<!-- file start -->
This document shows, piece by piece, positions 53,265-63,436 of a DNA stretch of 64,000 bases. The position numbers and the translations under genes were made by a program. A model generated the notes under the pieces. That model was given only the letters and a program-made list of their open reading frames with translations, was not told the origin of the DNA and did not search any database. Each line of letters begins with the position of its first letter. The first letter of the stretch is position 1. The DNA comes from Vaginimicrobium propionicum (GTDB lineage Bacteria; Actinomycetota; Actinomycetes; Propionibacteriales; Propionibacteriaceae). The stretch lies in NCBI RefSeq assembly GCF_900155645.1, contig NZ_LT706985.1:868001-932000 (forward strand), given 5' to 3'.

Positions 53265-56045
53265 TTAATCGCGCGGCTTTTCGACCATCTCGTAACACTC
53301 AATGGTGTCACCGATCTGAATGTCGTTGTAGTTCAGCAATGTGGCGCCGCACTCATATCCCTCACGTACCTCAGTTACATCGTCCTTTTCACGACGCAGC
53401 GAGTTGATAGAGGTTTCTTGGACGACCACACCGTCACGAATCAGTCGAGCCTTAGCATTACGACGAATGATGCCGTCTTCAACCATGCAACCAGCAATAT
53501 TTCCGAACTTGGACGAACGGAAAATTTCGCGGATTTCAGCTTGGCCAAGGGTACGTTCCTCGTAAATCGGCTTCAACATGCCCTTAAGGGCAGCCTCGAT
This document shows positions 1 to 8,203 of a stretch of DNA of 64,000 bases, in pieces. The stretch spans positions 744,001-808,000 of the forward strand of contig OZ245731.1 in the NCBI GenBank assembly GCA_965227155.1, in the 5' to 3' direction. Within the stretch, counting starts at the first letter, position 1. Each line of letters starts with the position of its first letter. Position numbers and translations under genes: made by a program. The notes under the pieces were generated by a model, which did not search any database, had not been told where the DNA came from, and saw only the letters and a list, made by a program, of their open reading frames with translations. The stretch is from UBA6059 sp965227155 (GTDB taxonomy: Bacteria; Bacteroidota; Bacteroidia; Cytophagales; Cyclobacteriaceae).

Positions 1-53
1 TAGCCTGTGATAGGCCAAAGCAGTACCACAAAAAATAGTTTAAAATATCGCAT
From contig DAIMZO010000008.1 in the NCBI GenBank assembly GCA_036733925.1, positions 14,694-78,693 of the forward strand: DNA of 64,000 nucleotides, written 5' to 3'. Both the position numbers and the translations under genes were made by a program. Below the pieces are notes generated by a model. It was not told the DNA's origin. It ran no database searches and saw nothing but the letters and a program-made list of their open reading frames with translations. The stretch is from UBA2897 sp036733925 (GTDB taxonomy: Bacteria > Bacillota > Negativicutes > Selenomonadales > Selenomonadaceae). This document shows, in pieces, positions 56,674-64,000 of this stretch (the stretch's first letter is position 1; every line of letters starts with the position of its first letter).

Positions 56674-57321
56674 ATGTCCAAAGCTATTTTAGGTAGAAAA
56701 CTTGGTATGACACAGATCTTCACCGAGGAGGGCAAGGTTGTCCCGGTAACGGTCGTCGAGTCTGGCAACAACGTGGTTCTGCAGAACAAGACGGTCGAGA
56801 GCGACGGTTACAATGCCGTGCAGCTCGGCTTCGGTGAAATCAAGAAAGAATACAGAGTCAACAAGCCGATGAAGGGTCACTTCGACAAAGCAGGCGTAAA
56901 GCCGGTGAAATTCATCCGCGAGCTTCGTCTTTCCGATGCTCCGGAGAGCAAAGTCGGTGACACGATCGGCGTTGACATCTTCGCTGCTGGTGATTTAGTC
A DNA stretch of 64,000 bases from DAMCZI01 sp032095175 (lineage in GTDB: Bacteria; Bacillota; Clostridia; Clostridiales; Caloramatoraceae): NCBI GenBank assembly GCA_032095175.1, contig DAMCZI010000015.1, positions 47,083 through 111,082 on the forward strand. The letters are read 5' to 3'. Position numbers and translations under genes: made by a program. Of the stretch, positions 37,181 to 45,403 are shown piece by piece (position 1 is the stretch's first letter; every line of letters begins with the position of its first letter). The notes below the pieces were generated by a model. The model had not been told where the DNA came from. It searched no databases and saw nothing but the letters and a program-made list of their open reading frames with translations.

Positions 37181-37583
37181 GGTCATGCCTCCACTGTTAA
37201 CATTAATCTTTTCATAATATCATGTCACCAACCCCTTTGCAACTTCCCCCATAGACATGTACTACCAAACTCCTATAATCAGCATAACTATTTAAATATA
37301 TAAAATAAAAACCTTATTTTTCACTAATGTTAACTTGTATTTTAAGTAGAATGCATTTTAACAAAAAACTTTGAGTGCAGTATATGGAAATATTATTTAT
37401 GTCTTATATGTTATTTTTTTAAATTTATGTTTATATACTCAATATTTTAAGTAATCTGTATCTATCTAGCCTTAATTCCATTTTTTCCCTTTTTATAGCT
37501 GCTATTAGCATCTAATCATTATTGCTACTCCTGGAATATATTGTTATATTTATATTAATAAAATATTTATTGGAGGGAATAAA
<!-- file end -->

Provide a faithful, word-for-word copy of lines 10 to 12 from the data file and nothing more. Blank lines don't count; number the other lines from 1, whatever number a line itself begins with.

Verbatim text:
From contig DAIMZO010000008.1 in the NCBI GenBank assembly GCA_036733925.1, positions 14,694-78,693 of the forward strand: DNA of 64,000 nucleotides, written 5' to 3'. Both the position numbers and the translations under genes were made by a program. Below the pieces are notes generated by a model. It was not told the DNA's origin. It ran no database searches and saw nothing but the letters and a program-made list of their open reading frames with translations. The stretch is from UBA2897 sp036733925 (GTDB taxonomy: Bacteria > Bacillota > Negativicutes > Selenomonadales > Selenomonadaceae). This document shows, in pieces, positions 56,674-64,000 of this stretch (the stretch's first letter is position 1; every line of letters starts with the position of its first letter).

Positions 56674-57321
56674 ATGTCCAAAGCTATTTTAGGTAGAAAA